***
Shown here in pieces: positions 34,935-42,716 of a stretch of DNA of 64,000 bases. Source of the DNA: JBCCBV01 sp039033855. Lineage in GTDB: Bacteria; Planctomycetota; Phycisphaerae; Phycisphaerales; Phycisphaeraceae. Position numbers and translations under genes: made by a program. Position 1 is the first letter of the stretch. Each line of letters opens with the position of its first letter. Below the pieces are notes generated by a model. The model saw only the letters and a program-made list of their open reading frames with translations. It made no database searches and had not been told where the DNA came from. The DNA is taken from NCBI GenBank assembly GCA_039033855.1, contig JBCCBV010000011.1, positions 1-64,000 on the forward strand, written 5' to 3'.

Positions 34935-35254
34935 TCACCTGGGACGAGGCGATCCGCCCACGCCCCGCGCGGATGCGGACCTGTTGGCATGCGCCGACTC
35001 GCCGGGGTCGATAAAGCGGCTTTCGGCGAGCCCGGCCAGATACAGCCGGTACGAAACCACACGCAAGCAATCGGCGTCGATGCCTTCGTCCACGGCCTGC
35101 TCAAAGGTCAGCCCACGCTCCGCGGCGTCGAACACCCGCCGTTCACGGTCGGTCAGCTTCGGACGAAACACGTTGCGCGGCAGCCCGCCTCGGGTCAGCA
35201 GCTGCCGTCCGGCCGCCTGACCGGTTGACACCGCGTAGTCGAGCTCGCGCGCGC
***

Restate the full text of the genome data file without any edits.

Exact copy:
Shown here in pieces: positions 34,935-42,716 of a stretch of DNA of 64,000 bases. Source of the DNA: JBCCBV01 sp039033855. Lineage in GTDB: Bacteria; Planctomycetota; Phycisphaerae; Phycisphaerales; Phycisphaeraceae. Position numbers and translations under genes: made by a program. Position 1 is the first letter of the stretch. Each line of letters opens with the position of its first letter. Below the pieces are notes generated by a model. The model saw only the letters and a program-made list of their open reading frames with translations. It made no database searches and had not been told where the DNA came from. The DNA is taken from NCBI GenBank assembly GCA_039033855.1, contig JBCCBV010000011.1, positions 1-64,000 on the forward strand, written 5' to 3'.

Positions 34935-35254
34935 TCACCTGGGACGAGGCGATCCGCCCACGCCCCGCGCGGATGCGGACCTGTTGGCATGCGCCGACTC
35001 GCCGGGGTCGATAAAGCGGCTTTCGGCGAGCCCGGCCAGATACAGCCGGTACGAAACCACACGCAAGCAATCGGCGTCGATGCCTTCGTCCACGGCCTGC
35101 TCAAAGGTCAGCCCACGCTCCGCGGCGTCGAACACCCGCCGTTCACGGTCGGTCAGCTTCGGACGAAACACGTTGCGCGGCAGCCCGCCTCGGGTCAGCA
35201 GCTGCCGTCCGGCCGCCTGACCGGTTGACACCGCGTAGTCGAGCTCGCGCGCGC